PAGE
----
If indeed the Jerusalem Christians fled the city, we do not know whether they did so in mass, in small groups, or as individuals. Furthermore, the time of this exodus has been variously placed. Most likely are following the Jewish victory over Cestius Gallus (A.D.66/67), or in the period following the temporary withdrawal of Vespasian to await developments in Rome (A.D. 68/69). The latter would seem more logical to me. They would have already seen Jerusalem "surrounded by armies" (cf. Luke 21:20) and presumably been free to travel toward Jericho since the Tenth Legion had pretty much left the area and was already established on the Mount of Olives; in any case, at this point in time Roman military activities had been halted.

They probably left the city through the Essene (or possibly the Tekoa) Gate, into Hinnon and on to the Kidron Valley. Although it is likely they would have avoided the Roman road, there were a number of more secluded routes through wadis and other paths open to them. This had been an escape route used before, for example by kings David and Zedekiah, and into the plain south of Jericho (the Buqeiah).

Upon arriving in the Jordan Valley the friendly terrain to the north and the desire to move away from Jerusalem could have invited travel in that direction. As they neared Scythopolis they crossed the Jordan and settled in the region of Pella. Later, some remained in the Pella-Decapolis region and formed the nucleus of both the orthodox and heretical Christians found there in following centuries. Others returned not only to Jerusalem, to their old area on the southwest hill.

Those who returned brought with them a bridge between the original Jewish Christian community and the predominantly Gentile church which had arisen by the beginning of the second century. The Jerusalem-Jewish Church, weakened though it was, provided continuity with the historical Jesus and the apostles for wider Church. There presence and their ties with the past made it unnecessary for Christianity to be "virtually reborn." The "Mother Church," frail from her experiences and limited by her environment, was back to help guide her children and grandchildren in the narrow way, the way of the truth and the faith which, through her had been "once for all entrusted to the saints" (Jude 3). - Did Jerusalem Christians Flee to Pella?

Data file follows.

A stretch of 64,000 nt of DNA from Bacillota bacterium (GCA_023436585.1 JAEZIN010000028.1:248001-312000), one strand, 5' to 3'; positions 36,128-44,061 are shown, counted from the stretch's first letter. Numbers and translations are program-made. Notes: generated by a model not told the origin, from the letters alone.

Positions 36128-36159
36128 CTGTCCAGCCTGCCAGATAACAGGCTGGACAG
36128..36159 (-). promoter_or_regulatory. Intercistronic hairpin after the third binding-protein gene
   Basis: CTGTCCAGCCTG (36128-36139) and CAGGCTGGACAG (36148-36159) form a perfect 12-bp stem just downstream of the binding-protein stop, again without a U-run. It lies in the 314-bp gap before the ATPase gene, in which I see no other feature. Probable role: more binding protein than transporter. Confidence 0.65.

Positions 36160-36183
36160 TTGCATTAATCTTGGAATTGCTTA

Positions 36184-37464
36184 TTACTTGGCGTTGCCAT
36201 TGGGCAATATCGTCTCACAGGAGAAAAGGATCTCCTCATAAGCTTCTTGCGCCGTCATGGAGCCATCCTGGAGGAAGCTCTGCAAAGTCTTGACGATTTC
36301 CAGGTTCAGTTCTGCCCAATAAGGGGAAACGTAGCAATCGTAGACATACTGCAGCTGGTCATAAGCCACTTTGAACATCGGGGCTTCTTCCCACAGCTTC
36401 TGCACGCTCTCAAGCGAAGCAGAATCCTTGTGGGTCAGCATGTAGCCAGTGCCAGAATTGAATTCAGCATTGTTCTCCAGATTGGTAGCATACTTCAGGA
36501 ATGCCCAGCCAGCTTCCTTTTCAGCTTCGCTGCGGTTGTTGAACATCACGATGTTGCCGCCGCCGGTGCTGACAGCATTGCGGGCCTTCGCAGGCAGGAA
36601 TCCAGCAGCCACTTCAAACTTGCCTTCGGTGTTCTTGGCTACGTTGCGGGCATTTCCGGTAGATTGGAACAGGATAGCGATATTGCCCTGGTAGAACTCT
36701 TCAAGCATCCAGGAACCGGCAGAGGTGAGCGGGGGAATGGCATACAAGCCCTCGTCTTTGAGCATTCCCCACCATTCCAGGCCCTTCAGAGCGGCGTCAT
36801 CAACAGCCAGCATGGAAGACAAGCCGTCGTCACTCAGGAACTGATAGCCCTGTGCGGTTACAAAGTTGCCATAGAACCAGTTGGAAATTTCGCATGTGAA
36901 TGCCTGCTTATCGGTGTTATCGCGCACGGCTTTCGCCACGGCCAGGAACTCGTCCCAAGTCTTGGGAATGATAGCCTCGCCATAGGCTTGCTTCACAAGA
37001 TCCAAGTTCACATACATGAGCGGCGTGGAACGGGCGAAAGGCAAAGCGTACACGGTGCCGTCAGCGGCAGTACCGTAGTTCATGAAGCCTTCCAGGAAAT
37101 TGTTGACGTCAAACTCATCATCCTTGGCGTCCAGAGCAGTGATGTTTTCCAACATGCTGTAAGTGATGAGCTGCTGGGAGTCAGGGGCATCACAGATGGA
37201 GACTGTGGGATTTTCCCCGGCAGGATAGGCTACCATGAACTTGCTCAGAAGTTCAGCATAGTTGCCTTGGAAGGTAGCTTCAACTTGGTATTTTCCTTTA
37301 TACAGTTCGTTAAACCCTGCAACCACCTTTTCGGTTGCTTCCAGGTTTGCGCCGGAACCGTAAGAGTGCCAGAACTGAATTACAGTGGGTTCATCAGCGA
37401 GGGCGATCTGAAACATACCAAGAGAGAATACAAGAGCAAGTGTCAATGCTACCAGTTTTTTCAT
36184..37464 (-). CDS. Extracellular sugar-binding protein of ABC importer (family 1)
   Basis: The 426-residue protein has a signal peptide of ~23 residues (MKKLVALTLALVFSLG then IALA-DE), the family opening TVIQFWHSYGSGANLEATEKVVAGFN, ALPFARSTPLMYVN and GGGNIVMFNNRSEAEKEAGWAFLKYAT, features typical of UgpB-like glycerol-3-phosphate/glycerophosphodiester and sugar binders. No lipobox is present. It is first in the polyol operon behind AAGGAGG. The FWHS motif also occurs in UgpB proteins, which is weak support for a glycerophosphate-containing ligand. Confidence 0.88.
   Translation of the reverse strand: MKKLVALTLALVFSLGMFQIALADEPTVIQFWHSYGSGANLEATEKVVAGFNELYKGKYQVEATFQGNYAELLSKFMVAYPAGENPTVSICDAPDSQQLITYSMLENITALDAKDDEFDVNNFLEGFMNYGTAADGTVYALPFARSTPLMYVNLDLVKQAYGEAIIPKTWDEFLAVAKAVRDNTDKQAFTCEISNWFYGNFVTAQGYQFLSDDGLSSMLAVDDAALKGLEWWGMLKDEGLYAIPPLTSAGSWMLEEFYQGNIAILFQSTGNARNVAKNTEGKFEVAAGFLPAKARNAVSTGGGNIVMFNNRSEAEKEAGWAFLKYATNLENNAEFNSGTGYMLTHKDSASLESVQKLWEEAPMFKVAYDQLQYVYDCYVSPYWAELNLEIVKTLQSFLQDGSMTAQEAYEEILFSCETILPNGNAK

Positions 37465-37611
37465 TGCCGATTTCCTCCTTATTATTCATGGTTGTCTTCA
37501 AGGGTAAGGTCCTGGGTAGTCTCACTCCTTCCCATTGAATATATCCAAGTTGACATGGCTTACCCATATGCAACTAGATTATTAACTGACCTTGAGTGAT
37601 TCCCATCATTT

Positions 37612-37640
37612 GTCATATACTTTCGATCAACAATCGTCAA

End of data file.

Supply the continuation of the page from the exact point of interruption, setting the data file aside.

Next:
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Map of the Decapolis showing the location of Pella.

A more diverse series of archeological pictures of Pella, Jordan can be seen here.

Pella (Ancient Greek: Πέλλα, Hebrew: פחל) is found in northwestern Jordan, at the modern town of Tabaqat Fahl, طبقة فحل) 27.4 km (17 miles) south of the Sea of Galilee. Pella represents one of circa ten Decapolis cities that were founded during the Hellenistic period and became powerful under Roman jurisdiction. With a history extending back into the Bronze Age, Pella expanded to its largest state during the Roman period. It is located in the Jordan Valley, 130 km (80 miles) north of Amman, and is half an hour by car from Irbid, in the north of the country. Today, the city's sizable collection of ruins are excavated by archaeologists, and attract thousands of tourists annually.

First Christians: the "flight to Pella"

From what is known as the "flight to Pella", around the time of the Roman siege and destruction of Jerusalem in 70 CE, a Jewish sect of Nazarenes made their way to Pella and settled in the city, which thus became a Jewish Christian hub, during the early days of Christianity. According to Epiphanius, the disciples had been miraculously told by Christ to abandon Jerusalem because of the siege it was about to undergo. Epiphanius claims that after the destruction, some returned to Jerusalem. Similarly to Epiphanius, Eusebius of Caesarea recounts how Pella was a refuge for Jerusalem Christians who were fleeing the First Jewish–Roman War in the 1st century CE. Pella is alleged to have been the site of one of Christianity's earliest churches. According to Historian Edward Gibbon, the early Church of Jerusalem fleed to Pella after the ruin of the temple staying their until their return to Zion during the reign of Emperor Hadrian making it a pilgrimage site for early Christians and modern Christians today. - Pella, Jordan

They were fortunate to have fled, for at one point Titus was crucifying some 500 Jews a day after the destruction of the temple in 70 AD, according to Josephus.

Example of multiple Crucifixional executions

Image of mass execution by crucifixion, somewhat similar to the ones used by Romans.